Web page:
Muda, Muri, Mura – The Three M’s of Karate
Watching some adults in class recently reminded me that it’s time to share this information again. It can be really hard to see and correct what each student is doing. Even each student will do the same technique differently in one 10 count!
Sensei literally means one who has been on the path before you. He guides you and shares what he has discovered along his path. Ultimately you will need to find your own way. Increasing your focus on your karate, being responsible for your own progress, and attention to the minutest of details will all have an impact on how you live the rest of your life.
Do you find karate too technical and obsessed with seemingly trivial details? Many folks are attracted to our style of karate for exactly this reason. However, others might not be so intrigued.
As Sensei Tony frequently says: “No matter what your reasons for being here (exercise, stress management, community…) you’re riding the self-defense bus.” So you’re going to learn the self-defense aspects…..including the details. They matter.
Focusing on the details serves several purposes. Most obviously it provides training in focus, concentration and self-control. But there is also the fact that all those pesky details add up to something really powerful when in concert with each other. Then, there is the safety aspect. I suspect that some of our additional movement that we do when we train puts unnecessary strain on our body. That little bounce you add when you move into shiko dachi could impact your knees down the road.
Focusing so strongly on every detail enables us to internalize a technique so we can use it if needed. And if needed, we want an economy of movement that uses optimal energy in order to get maximum effect while offering the least exposure.
It is towards this end that we strive to identify and eliminate waste (muda), remove overburden (muri) and get rid of inconsistency (mura).
These are the three M’s of Karate.
The three M’s that every Karate-ka should strive to identify and exterminate, because together they block your reaching your highest potential.
Muda, made up of the ideograms representing “none” + “burdensome”, literally means waste, or something that is unproductive.
In Karate, muda is all activities that do not add value from an outcome-based perspective and thus can be removed. Of course, this presumes that you already know the aim of the technique or movement in question.
To use a very basic example (I’m confident that you can come up with a better one) let’s take a stepping punch, oi zuki.
A common muda mistake that many people repeat in this movement, is if you would slightly (often unconsciously) adjust your front foot just before lunging forward. This small adjustment of the foot is muda, waste, and must be removed. It serves no real purpose, except if you have been training incorrectly.
Other common muda include such classics as raising the shoulders, tensing the fist too tight, moving up and down when intending to go straight forward, or for beginners turning the whole body while performing techniques that require remaining squared to the front. There’s a reason we’re always pointing these things out!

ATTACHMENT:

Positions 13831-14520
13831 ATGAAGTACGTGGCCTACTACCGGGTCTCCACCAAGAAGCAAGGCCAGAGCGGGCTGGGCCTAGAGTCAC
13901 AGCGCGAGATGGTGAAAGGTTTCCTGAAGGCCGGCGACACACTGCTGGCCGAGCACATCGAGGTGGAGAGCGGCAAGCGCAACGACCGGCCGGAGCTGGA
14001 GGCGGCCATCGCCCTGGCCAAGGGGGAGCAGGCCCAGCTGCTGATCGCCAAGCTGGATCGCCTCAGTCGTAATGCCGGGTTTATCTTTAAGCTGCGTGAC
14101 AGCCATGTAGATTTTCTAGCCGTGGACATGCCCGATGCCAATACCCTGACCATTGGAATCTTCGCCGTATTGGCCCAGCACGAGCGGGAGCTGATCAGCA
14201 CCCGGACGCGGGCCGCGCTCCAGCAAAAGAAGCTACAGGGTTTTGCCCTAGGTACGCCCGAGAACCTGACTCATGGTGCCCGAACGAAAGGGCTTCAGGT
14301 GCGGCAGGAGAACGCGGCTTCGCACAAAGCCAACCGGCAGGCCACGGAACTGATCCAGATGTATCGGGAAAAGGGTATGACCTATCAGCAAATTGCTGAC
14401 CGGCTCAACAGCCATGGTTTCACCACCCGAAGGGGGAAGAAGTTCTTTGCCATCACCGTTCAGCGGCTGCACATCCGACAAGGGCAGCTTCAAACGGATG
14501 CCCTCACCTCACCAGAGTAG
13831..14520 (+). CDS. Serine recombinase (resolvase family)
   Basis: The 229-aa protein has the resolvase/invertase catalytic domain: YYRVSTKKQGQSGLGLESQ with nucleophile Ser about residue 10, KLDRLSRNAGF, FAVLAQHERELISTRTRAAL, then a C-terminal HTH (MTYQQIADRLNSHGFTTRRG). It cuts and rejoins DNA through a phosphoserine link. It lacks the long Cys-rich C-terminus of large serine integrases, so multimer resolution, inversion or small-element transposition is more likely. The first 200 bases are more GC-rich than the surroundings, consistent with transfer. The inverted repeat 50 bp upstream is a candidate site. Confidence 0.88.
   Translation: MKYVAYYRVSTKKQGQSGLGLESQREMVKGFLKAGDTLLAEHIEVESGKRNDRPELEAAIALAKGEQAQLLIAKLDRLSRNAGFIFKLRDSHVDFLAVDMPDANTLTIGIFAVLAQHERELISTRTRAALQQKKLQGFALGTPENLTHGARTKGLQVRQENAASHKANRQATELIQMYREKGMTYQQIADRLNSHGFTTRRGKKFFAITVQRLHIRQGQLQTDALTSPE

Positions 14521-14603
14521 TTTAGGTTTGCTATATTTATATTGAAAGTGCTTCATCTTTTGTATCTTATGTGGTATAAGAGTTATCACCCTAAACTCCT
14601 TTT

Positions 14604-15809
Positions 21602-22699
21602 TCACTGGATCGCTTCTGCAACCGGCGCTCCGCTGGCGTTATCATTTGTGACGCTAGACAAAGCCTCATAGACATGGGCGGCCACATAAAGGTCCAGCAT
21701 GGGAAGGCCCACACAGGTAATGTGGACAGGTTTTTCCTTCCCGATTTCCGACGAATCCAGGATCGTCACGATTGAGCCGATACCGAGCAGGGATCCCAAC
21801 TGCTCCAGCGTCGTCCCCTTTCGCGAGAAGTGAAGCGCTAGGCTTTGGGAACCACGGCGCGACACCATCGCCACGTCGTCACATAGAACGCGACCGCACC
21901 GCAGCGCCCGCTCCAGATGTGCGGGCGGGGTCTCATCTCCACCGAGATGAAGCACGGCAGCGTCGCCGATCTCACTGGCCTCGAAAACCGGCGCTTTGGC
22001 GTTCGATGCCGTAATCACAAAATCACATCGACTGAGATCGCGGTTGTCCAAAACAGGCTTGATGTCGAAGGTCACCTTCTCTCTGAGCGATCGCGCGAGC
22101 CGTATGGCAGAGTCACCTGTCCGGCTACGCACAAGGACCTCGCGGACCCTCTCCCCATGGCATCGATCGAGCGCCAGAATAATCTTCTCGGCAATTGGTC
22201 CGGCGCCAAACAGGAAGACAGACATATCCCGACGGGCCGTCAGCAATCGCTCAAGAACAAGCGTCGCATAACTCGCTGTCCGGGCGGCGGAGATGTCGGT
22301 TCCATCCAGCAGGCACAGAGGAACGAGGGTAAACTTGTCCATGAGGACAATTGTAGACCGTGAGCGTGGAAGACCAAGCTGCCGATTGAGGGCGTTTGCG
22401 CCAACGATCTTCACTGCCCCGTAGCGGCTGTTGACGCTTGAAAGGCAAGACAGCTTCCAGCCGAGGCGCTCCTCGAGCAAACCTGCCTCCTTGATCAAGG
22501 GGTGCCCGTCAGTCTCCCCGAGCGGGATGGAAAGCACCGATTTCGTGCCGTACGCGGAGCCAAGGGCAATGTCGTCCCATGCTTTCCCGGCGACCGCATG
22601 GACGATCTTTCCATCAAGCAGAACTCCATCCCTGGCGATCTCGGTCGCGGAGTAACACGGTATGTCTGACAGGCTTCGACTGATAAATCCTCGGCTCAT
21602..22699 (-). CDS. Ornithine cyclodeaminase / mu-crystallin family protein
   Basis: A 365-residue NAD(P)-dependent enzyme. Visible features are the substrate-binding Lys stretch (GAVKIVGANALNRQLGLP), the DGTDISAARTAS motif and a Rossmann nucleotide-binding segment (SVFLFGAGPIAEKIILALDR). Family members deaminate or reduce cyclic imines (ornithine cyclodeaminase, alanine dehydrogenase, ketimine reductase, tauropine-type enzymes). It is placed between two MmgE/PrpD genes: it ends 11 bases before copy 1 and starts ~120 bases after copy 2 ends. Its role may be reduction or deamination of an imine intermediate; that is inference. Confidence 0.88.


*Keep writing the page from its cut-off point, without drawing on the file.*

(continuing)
Muri, made up of the ideograms representing “none” + “logic”, literally means unreasonable, or overburden/overdoing.
In Karate, muri is when you try to do everything at the same time, putting too much strain on the system, resulting in failure. Muri is simply not following the logical order of movement (also, think internal vs. external) in a technique.
Let’s use the stepping punch again.
What part of the body do you move first?
The head? The shoulders? Your elbow!?
For greatest economy of movement, initializing the stepping punch through the back leg, buttock and shooting the pelvis/hip forward in an arching movement is what most instructors would agree is the optimal way. Only then can the head, shoulders and rest of the body be propelled forward and hurled into the object receiving your (hopefully) devastating blow.
Muri is about being smooth, and doing things the logical way.
Mura is, unlike Muda and Muri, only written with one kanji, meaning “unevenness” or “inconsistency”.
Unevenness, mura, can often be in such basic things as stances and posture. Start small. Notice one thing to work on next.
All of the three M’s can also be looked at beyond the dojo floor. We strive to eliminate waste when it comes to what our minds focus on and what we choose to do with our time. We strive for calm and patience with ourselves and those around us by removing unnecessary thoughts and practices. And with all of the goals we have for ourselves, we strive for consistency. Just as in life, in karate, these goals take a lifetime to continue to improve.
So, to sum it up: To establish an economic – and ultimately effective – technique, eliminating the three M’s is mandatory.
It must be done.
The sooner the better – because new details can’t surface unless the old ones are gone.
The technique is hence incrementally and continuously improved, which is known as “kaizen” (“continuous improvement”) in Japanese.
Continuous improvement in life will happen if you can apply the same ideas to your everyday choices.
Eliminate muda, muri and mura both in your techniques, in your body. and in your mind.
(some information borrowed from karatebyjesse)